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the-bfg-movie

The BFG is an absolute classic story from everyone’s favourite childhood author, Roald Dahl. The story has already been made into a film – in the form of the 1989 animation – but this remake is a life action animation directed by the legendary Stephen Spielberg. The BFG, both the book and the original film, were favourites of mine as a child and even though I am now 24 I was still excited to see this latest offering!

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Just in case there’s anyone out there who doesn’t know the story (and I really hope there isn’t anyone!!) The BFG follows the tale of a young orphan called Sophie (played by newcomer Ruby Barnhill) who one night encounters a giant (Mark Rylance) most unlike any other giants as this one refuses to eat little children like the others and instead conjures up dreams for them to enjoy as they sleep. Due to his kind nature Sophie names him The Big Friendly Giant aka BFG, and together they come up with a plan to stop the other giants from their child snatching. It’s a simple and sweet tale and doesn’t require much concentration, making it a perfect family film.

Mark Rylance, who won an Oscar this year for Best Supporting Actor in Bridge of Spies, is wonderful in his role as the BFG. Even though it’s only his face and voice that are really in the film – the rest of his character being animated –neajmlilxr3vdj_1_a he still manages to pull off the role perfectly. He is exactly how the BFG should be played as his various facial expressions and emotions instantly make you fall in love with this iconic character. Newcomer Ruby Barnhill does a fine job considering she is only 12 years old, though she did tend to overact a little which got a tad annoying towards the end. The cast also includes the lovely Penelope Wilton as Queen Elizabeth. Penelope is probably best known as Isabel Crawley in Downton Abbey, and was actually knighted this year for her services to drama. She does a great portrayal of our Queen, though she’s not in it for too long which is a shame.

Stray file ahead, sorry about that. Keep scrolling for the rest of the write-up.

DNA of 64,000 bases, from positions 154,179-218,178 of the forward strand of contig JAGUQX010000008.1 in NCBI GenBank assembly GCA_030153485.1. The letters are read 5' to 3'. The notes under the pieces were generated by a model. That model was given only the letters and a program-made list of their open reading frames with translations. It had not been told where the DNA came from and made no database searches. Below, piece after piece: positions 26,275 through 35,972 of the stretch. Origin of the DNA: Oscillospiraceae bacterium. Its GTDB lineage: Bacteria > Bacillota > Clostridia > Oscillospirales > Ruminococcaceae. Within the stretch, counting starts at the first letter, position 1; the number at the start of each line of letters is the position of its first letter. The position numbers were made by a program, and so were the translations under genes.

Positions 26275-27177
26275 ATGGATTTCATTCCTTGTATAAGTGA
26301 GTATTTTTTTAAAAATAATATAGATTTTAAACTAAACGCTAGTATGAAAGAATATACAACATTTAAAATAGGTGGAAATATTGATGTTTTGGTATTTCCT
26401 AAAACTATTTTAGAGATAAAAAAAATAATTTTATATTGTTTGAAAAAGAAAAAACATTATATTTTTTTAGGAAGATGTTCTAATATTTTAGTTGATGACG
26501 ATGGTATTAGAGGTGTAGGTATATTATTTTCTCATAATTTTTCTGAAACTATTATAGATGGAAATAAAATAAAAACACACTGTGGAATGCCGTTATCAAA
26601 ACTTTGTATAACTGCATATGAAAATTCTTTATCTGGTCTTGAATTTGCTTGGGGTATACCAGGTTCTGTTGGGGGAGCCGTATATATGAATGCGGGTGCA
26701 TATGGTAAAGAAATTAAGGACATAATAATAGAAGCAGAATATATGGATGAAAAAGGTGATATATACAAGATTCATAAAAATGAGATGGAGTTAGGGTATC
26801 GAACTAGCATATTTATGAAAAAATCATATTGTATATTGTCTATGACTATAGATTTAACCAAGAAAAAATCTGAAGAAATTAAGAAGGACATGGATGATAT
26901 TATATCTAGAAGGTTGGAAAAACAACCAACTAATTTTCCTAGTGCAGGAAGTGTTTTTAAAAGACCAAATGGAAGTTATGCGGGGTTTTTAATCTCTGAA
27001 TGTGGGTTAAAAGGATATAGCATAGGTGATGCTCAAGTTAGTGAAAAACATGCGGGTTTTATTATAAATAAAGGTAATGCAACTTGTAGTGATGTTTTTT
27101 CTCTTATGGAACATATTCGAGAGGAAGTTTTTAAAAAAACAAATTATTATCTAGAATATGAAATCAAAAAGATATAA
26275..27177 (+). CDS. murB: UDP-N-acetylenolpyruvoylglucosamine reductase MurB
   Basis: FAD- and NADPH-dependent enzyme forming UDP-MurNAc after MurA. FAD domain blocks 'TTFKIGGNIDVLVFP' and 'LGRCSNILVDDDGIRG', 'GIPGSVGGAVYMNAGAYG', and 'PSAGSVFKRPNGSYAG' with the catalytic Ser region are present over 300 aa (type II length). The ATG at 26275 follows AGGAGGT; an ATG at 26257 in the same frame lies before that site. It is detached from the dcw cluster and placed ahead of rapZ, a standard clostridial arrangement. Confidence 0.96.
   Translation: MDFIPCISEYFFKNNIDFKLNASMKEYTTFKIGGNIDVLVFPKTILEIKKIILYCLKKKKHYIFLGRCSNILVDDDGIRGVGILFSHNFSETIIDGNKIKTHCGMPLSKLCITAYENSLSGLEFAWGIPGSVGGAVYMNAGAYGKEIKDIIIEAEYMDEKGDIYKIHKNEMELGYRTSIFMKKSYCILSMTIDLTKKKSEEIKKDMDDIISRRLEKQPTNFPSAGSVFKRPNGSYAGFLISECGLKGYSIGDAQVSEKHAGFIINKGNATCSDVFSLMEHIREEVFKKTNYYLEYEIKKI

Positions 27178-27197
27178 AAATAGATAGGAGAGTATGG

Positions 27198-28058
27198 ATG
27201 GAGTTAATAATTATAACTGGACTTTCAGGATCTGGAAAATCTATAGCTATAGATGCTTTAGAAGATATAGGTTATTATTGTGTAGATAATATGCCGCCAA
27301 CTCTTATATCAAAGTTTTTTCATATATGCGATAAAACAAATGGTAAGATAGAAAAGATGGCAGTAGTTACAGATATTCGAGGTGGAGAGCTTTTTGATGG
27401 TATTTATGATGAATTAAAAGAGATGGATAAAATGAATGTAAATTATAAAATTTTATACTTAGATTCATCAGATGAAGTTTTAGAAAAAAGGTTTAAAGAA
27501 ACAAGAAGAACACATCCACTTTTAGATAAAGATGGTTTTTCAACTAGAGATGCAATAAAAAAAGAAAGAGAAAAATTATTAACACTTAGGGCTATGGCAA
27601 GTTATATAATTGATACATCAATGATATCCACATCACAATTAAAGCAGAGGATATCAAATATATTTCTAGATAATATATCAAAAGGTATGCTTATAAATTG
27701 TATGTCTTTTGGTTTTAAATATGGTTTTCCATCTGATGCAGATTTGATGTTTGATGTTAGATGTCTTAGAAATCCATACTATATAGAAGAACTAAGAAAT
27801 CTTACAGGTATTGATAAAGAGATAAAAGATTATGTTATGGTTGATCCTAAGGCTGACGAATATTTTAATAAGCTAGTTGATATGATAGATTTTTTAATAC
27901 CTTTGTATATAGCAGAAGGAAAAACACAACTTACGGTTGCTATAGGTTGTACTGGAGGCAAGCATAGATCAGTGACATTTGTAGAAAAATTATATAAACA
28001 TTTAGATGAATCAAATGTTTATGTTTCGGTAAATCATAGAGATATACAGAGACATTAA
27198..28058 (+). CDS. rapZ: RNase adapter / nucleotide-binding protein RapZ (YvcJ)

The animation throughout is fantastic. We saw it in 3D and it’s amazing how far technology has advanced in film. Everything from the giants to the magical settings all looked incredibly real making for a very believable watch. I’ve often avoided paying extra to see films in 3D as there was never much difference before – having the occasional object fly at you isn’t worth the extra money! – but now the whole film from start to finish has an the-bfg-mark-rylance-official-feextra quality to it. I shall definitely be up for more 3D films! (Though I will need to keep remembering my 3D glasses as I’m not paying £1 for another pair when I’ve got loads stacking up at home!!).
Overall, this latest offering of The BFG is a lovely family film. There was a wide mix of ages in the cinema with us, but at times I did feel like I would have enjoyed it more if I was still a child. The majority of the humour is very much aimed at children, but then it is a children’s story so that was to be expected really! Slightly disappointingly though, I felt that at nearly 2 hours the film was far too long. It seemed to take quite a bit of time for the story to really get going. A lot of time was spent on Sophie meeting the BFG so when the action eventually starts and they begin their plan to get rid of the other giants, I found I was losing focus and interest. This doesn’t stop it from being a very good adaption, it just would have been better if it wasn’t quite so long! Definitely a must see for children, but adults be warned it’s not as amazing as you might hope it to be.

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